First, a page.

Fenton and Gruwell share a deep passion for students and their profession. One of Fenton's goals is to relate to each of her students in a personal way. Now, on the first day of school, Fenton begins with a Power Point presentation introducing herself, her personal reasons for why she loves to teach, and fun facts about herself. Later, her students fill out an in-class checklist to identify the way they learn best, what their concerns are, and what areas of the material they are struggling with. This encourages open communication between Fenton and her students. Inspired by Gruwell, Fenton sets high expectations for her students by having them fill out a survey that asks what grade they hope to achieve and how they plan to do so. The students are required to sign a statement that states their personal commitment to achieving their goals.

Fenton is now in her fourth year of teaching, and she believes that she has the best job in the world. As an active contributor to the New Brunswick Teachers' Association and a member of the Ad Hoc Planning Committee, she shares her passion and dedication to making a difference in her students' lives. Though Fenton is a successful teacher, her goal is to continue to learn from her students and to become a better educator.


The textbook states that Jacob Kounin conducted classroom studies in the 1960's to pinpoint the best way to approach classroom management and discipline. He found that good teachers used identifiable procedures for gaining student attention and clarifying expectations. These ideas, which coincide with the Managerial approach, were used by Jessica Fenton to become a more effective teacher. By setting up clear rules, procedures, and expectations, Fenton was able to manage and organize her classroom in the second half of her first year. This is the recommended approach for new teachers, and once in place in, Fenton's classroom routines flowed smoothly. By setting up clear routines and procedures, her students were organized and ready to learn. This also left less opportunity for misbehavior, because Fenton was maximizing their learning time.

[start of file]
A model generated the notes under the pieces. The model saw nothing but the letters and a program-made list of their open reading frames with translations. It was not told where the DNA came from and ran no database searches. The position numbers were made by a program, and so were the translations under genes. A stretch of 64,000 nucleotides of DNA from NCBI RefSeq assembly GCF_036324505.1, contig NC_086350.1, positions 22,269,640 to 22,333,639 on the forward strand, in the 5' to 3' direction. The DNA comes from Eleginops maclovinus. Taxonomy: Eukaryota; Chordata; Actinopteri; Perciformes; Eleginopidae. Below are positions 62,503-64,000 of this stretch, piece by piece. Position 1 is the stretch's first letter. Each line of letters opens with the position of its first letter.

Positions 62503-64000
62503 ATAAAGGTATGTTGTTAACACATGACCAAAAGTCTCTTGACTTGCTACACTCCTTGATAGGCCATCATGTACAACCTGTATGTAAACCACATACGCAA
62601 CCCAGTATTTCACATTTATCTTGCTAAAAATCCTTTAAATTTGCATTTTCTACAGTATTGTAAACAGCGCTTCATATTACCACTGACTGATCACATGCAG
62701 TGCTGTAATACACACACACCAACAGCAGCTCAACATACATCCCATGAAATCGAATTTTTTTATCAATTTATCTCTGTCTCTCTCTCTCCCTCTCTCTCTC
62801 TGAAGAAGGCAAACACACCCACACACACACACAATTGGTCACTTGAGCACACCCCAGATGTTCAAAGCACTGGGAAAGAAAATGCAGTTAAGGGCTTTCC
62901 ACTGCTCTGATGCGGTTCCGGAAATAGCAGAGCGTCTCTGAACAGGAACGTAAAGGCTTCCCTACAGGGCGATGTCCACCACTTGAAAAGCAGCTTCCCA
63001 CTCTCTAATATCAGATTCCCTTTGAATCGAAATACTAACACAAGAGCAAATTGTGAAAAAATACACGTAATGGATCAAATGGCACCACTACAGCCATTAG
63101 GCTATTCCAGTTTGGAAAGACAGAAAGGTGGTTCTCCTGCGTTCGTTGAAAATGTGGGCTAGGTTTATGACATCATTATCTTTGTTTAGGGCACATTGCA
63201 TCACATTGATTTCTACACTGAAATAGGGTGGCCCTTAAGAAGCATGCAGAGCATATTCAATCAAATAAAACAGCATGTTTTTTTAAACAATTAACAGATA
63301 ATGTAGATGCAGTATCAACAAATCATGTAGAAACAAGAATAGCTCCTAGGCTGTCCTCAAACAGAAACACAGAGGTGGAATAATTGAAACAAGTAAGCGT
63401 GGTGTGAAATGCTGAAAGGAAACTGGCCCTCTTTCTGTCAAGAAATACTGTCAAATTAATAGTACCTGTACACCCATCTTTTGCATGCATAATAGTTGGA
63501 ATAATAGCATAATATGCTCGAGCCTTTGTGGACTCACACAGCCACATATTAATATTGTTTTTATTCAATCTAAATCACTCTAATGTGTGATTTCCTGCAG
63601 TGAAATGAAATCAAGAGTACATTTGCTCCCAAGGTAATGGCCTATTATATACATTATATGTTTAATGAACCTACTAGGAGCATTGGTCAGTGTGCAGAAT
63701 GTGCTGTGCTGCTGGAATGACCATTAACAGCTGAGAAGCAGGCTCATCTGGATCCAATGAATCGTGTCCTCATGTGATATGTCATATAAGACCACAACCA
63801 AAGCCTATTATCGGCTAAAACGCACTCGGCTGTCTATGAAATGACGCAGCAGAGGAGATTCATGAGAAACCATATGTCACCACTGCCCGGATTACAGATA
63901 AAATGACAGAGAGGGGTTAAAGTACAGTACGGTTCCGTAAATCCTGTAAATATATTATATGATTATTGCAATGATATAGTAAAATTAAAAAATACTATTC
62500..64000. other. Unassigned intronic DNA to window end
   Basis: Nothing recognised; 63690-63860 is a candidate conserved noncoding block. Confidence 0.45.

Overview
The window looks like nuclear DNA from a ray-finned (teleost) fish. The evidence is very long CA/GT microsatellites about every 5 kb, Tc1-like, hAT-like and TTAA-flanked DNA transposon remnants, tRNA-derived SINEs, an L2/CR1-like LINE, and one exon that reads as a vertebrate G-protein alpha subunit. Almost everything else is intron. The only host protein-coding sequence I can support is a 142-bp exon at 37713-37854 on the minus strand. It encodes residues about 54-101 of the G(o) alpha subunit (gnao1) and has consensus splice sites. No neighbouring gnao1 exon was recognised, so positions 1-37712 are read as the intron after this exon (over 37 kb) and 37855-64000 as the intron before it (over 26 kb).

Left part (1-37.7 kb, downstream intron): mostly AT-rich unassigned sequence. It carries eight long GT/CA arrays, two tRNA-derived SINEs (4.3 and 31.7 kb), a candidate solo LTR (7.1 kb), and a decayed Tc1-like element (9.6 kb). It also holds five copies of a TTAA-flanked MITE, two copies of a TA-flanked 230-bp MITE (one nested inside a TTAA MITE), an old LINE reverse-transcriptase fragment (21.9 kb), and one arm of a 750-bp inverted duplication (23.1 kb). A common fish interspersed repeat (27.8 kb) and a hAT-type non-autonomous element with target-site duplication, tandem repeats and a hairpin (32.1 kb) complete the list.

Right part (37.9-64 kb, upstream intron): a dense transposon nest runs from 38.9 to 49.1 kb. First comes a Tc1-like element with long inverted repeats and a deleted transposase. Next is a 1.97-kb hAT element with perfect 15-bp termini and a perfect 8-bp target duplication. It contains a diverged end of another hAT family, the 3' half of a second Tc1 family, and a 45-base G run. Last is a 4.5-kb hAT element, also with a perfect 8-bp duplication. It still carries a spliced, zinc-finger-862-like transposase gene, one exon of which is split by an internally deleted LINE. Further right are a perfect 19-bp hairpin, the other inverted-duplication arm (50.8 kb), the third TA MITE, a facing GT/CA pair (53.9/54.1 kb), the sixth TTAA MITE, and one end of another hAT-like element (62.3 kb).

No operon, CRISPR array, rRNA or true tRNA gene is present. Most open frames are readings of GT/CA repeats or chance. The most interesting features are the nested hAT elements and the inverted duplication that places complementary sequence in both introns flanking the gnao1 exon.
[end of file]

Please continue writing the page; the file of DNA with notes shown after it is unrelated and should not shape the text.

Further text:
The textbook also discusses the work of William Glasser, a psychiatrist and a great educational thinker. He believes there are seven connecting habits that teachers can use to improve relations between themselves and their students: caring, listening, supporting, contributing, encouraging, trusting, and befriending. These habits, part of the Humanistic approach, are used by Fenton to improve her relationship with her students. On the first day of school Fenton shares facts about herself that allow the students to get to know her better. She also uses an in-class checklist, in which the students tell her about themselves and their concerns. This opens up the lines of communication between student and teacher, and promotes a number of the connecting habits mentioned by Glasser. Fenton also promotes maturation by having the students fill out a survey asking the grade they hope to achieve, and how they plan to do so. The students sign a personal commitment to achieving this goal.

In summary, the learning in Jessica Fenton's classroom did not occur just for her students. Because she was passionate about her students and her profession, she worked to better prepare herself as an educator. Her insight was not new, as evidenced in the work of Kounin and Glasser, but her knowledge of the approach to teaching was new to her. Her commitment to personal growth and learning sets a standard for her students to follow.

 Wong, Harry and Rosemary. "Learning to Teach, Teaching to Learn." Teachers.Net. Mar. 2010. Web. 04 June 2010. <>.